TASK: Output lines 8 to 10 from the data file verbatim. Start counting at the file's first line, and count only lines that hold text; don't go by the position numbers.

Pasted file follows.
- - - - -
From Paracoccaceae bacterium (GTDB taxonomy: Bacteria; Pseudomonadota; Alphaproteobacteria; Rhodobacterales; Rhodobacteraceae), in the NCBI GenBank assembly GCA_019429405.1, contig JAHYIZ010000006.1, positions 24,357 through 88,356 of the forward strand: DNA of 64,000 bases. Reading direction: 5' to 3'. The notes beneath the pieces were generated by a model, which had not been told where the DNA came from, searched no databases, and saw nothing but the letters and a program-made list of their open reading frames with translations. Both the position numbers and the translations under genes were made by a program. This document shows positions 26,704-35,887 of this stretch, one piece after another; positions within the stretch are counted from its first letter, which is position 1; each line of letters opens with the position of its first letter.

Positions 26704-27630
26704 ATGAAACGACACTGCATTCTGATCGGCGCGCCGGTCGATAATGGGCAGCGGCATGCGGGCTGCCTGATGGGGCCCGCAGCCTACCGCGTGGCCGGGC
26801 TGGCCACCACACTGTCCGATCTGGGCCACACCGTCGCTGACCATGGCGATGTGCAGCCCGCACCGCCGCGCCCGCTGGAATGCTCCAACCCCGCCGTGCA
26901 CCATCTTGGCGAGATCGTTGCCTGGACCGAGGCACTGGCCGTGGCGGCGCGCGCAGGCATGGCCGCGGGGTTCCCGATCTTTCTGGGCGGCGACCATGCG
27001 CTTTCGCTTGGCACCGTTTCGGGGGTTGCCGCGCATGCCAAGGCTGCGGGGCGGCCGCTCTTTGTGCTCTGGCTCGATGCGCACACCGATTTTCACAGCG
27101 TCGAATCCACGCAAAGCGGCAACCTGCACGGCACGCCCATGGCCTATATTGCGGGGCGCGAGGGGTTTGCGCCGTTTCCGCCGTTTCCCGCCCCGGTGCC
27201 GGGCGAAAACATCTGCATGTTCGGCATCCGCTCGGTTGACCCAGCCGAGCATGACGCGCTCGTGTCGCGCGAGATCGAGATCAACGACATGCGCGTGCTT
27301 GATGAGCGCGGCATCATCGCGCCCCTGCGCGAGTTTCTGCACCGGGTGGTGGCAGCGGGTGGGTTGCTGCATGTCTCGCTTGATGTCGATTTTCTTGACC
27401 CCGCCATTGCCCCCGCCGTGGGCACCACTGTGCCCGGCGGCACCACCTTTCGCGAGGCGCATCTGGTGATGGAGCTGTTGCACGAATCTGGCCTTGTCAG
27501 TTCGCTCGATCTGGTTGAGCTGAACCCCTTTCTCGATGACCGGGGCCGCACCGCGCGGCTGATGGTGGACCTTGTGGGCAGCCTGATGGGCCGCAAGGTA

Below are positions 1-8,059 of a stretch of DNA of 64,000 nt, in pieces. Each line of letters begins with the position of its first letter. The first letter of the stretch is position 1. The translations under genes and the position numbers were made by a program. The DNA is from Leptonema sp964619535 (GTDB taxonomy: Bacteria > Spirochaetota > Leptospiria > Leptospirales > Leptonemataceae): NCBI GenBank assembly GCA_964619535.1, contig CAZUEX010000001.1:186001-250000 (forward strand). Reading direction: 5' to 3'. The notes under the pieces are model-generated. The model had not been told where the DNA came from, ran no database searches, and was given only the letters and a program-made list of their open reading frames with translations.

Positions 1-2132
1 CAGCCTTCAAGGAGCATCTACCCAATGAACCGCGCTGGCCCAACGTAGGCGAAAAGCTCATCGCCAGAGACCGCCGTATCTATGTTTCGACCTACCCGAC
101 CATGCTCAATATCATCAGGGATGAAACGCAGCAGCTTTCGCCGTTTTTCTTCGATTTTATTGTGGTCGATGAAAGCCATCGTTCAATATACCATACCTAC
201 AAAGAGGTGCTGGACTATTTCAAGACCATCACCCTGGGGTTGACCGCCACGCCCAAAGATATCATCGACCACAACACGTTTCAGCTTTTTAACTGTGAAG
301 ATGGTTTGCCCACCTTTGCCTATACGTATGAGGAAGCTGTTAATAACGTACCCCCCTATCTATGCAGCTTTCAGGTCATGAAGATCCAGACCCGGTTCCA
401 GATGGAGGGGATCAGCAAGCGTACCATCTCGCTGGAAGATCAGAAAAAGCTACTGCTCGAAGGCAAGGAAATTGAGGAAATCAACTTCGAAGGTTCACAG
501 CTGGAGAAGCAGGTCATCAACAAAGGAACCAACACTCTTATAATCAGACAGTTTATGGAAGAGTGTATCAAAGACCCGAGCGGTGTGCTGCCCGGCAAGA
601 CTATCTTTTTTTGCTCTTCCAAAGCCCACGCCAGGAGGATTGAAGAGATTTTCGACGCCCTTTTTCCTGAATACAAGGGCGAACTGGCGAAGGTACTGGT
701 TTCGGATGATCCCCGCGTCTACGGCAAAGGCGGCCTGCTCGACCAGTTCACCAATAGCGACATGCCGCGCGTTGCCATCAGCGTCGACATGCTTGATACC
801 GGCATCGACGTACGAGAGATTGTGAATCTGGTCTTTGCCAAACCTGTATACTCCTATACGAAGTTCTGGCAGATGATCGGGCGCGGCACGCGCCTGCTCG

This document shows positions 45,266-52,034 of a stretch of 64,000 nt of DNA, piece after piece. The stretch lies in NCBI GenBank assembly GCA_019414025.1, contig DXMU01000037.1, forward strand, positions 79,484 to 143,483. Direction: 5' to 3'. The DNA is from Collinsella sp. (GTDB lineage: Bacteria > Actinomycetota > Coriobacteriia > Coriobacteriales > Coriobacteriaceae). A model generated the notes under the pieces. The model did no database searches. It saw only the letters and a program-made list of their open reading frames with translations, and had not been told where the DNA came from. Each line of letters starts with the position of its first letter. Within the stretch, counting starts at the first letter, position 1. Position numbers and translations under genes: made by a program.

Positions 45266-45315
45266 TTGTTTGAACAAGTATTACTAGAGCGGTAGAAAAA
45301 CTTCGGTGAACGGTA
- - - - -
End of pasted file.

27201 GGGCGAAAACATCTGCATGTTCGGCATCCGCTCGGTTGACCCAGCCGAGCATGACGCGCTCGTGTCGCGCGAGATCGAGATCAACGACATGCGCGTGCTT
27301 GATGAGCGCGGCATCATCGCGCCCCTGCGCGAGTTTCTGCACCGGGTGGTGGCAGCGGGTGGGTTGCTGCATGTCTCGCTTGATGTCGATTTTCTTGACC
27401 CCGCCATTGCCCCCGCCGTGGGCACCACTGTGCCCGGCGGCACCACCTTTCGCGAGGCGCATCTGGTGATGGAGCTGTTGCACGAATCTGGCCTTGTCAG